People Analytics Explodes with Growth

The market for People Analytics (aka Talent Analytics) is taking off. Our latest research shows that companies almost doubled their adoption of this new practice in the last year (see chart below) and yesterday, at a workshop on the topic with Workday, almost half the clients were well along in their journey.

Fig 1: Rapid Maturity of People Analytics (Source: Deloitte Human Capital Trends 2015 and 2016, 3,300 and 7,100 respondents, respectively)

Let me give you a few anecdotes from our meeting this week:

  • Technology companies like Tesla and Uber now have mature people analytics teams looking at recruitment data, talent mobility, and performance data across their organization.
  • Half the companies in our workshop yesterday are bringing people from outside HR into the domain (marketing analytics, legal, and IT)
  • While some of the companies in our session were new to the discipline, every single company we met with had someone assigned to this program and was building a business case.

I’ve been following and writing about this trend for almost 15 years now, originally writing a book on learning measurement in the mid 2000s. (The Training Measurement Book.)

What we’re seeing is a rapid maturing of the market, with several important trends:

  • People analytics is moving out of HRIT and becoming a center of expertise in its own. We’ve advised this for years and now it’s happening.
  • People analytics teams are realizing that measuring “retention” and “engagement” is not interesting or important enough. More and more are looking at sales performance, unplanned absences, fraud, and other business measures.
  • People analytics teams are starting to align with the finance organization, so compensation and headcount data can be aligned with financial data.
  • Vendors are finally starting to see traction for their analytics products (Workday, Oracle, SAP, ADP, Ceridian, CornerstoneOnDemand, Visier, and most talent management providers now have out of the box predictive models).
  • Companies are now bringing together all their “employee listening” services into one team: engagement, analytics, performance management, and ultimately work-life balance, organizational design, and culture. All these disciplines are shifting from “soft” to “hard” as we apply data to each. One client I talked with is now bringing together performance ratings, exit interviews, engagement surveys, and pulse surveys into an integrated database to assess managerial competence. Not a bad idea eh?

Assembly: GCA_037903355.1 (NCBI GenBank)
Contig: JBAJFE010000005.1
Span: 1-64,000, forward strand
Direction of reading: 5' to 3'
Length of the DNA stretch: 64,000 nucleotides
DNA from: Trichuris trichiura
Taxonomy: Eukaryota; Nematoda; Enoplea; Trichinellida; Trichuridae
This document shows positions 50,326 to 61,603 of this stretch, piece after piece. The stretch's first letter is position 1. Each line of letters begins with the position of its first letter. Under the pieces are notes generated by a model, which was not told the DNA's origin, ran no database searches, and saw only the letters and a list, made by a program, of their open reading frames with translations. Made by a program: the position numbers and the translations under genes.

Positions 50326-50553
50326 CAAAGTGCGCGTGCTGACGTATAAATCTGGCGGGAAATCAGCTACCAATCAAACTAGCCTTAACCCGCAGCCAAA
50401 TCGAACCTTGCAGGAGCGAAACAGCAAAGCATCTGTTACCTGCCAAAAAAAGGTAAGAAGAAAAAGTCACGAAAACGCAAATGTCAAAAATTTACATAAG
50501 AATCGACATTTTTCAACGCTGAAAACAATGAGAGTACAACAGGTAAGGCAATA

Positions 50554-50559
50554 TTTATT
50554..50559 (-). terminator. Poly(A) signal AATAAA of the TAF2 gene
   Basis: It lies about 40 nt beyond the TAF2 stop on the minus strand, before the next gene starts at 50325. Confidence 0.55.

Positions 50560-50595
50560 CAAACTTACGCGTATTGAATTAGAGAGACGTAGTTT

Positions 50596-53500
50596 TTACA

Fig 2: The Employee Listening Architecture

I will be discussing many of the new trends in this area at the May 17, New York City HIQ Elevate event. These include:

  • Bringing customer data together with employee data, to close the loop on employee satisfaction. Many studies have shown that highly engaged employees translate into more satisfied customers. Soon People Analytics and CRM/Marketing Analytics will come together.
  • Moving beyond “retention modeling” into a broader look at all aspects of people and performance, embedding organizational design, goal alignment, rewards, and business performance into the analytics team.
  • Starting to analyze real-time employee data, such as travel, location, expenses, and other information that helps us build a complete “socio-economic” view of people in our organizations, helping us better design teams and the workplace to improve collaboration and employee satisfaction.

It has taken us many years to reach the point where companies have a reasonably consistent, integrated view of data about their people. Over the next decade the world of People Analytics will continue to grow, giving us exciting and powerful new ways to better organize, manage, and lead our businesses.

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About the Author: Josh Bersin is the founder and Principal of Bersin by Deloitte, Deloitte Consulting LLP, a leading research and advisory firm focused on corporate leadership, talent, learning, and the intersection between work and life. Josh is a published author on Forbes, a LinkedIn Influencer, and has appeared on Bloomberg, NPR, and the Wall Street Journal, and speaks at industry conferences and to corporate HR departments around the world. You can contact Josh on twitter at@josh_bersin and follow him at . Josh’s personal blog is at .ified Employee